Cognitive Dissonance in Everyday Life

photo credit Marcea Lancu

Credit: Marcea Lancu

Cognitive dissonance is often used to call attention to something we would really prefer to ignore.  Have you ever listened to someone prattle on about the partner who is “ever so loving” except when they are threatening your friend’s safety or emptying their bank account?  Or when they are belittling a friend?  To the point where you are ready to say “Well, you say this person loves you.  Is that behavior loving?”  And you of course hope this cognitive dissonance will get your friend thinking about whether this is truly a beneficial relationship.  It is definitely useful, and we need to pay close attention to it.

But there is another type of cognitive dissonance that we also find difficult to process, and that is when someone who may not be so close to you has such diametrically opposed qualities that you are unsure what to think.  I once had a young neighbor who was in trouble at school pretty much all the time.  His mother’s excuse-making didn’t make it likely that these problems would end any time soon.  And yet—one day this same young neighbor noticed fire coming from the exhaust of a school bus, and he was the one who raced to the front and banged on the door, hard, to get those kids out safely.  Not the kind of heroism we would expect from “Mr. I’m Always in Trouble at School,” right?  But the reality is, both can be true.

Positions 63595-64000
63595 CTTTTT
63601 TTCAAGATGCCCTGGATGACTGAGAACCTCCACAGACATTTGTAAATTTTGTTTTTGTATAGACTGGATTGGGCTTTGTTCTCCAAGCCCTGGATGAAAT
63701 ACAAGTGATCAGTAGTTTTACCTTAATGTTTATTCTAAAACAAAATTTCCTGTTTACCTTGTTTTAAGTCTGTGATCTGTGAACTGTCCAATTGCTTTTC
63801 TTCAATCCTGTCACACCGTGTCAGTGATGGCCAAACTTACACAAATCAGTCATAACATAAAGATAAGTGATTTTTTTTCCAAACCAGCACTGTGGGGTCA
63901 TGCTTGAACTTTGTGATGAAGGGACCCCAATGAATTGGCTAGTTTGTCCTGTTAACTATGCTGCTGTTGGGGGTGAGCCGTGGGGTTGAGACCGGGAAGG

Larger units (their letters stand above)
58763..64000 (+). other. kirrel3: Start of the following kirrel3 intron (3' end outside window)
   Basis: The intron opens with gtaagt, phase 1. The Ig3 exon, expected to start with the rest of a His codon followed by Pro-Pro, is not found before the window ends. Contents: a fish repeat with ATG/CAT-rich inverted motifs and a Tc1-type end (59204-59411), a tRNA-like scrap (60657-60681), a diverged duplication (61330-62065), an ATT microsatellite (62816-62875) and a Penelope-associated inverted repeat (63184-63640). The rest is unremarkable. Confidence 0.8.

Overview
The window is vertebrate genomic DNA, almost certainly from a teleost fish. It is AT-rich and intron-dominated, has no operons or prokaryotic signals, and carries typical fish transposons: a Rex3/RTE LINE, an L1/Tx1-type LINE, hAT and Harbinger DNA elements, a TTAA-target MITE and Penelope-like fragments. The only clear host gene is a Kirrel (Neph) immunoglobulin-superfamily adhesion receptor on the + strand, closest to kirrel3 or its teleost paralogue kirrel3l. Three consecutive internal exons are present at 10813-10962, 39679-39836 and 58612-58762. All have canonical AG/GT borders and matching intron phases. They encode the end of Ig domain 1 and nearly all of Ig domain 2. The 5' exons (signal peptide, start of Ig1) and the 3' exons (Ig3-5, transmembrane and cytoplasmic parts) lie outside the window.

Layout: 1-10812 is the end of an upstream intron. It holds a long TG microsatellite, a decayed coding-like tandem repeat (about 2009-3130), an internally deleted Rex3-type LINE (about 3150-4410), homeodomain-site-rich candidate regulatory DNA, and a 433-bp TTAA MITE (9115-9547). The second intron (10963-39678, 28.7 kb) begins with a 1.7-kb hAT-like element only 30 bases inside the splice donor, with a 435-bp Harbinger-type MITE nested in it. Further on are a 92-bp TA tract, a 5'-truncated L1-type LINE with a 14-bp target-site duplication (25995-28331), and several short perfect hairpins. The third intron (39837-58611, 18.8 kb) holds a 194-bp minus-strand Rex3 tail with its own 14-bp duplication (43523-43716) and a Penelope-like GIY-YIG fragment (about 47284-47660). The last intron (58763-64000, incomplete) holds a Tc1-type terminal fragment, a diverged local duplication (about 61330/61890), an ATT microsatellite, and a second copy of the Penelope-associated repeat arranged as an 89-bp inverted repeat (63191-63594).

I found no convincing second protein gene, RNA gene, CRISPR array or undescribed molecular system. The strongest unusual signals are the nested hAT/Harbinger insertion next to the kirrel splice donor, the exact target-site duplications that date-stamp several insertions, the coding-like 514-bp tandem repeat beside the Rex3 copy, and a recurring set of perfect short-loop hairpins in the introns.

Famously, Oskar Schindler (of Schindler’s List fame) was a walking contradiction.  He initially brought Jewish people into his factory during World War II for the free labor, then wound up protecting those same people from being deported to extermination camps.  During this entire time, he was a member of the Nazi party.  His life after World War II was reportedly a mess.  All of these things are true, and for approximately 1,000 Jewish people and their descendants—these people would likely not even exist had it not been for Oskar Schindler’s virtues.

Realistically, none of us is as consistent as we would like to believe.  If we feel our past is shameful, we can decide on a better future as opposed to labeling ourselves and giving up.  The good we do need not be negated by whatever preceded it.  We might even devote significant time to making amends.

Most of us tend to seek a certain degree of consistency in our lives.  And part of that consistency can involve putting people in categories with the hope of knowing what to expect from them.  My own experience leads to me believe that few of us are that totally predictable.  There are some things we can count on:  People who go out of their way to be kind will continue to do so, chronic liars and thieves are unlikely to suddenly grow a conscience about their behavior.  And people and life will continue to surprise us.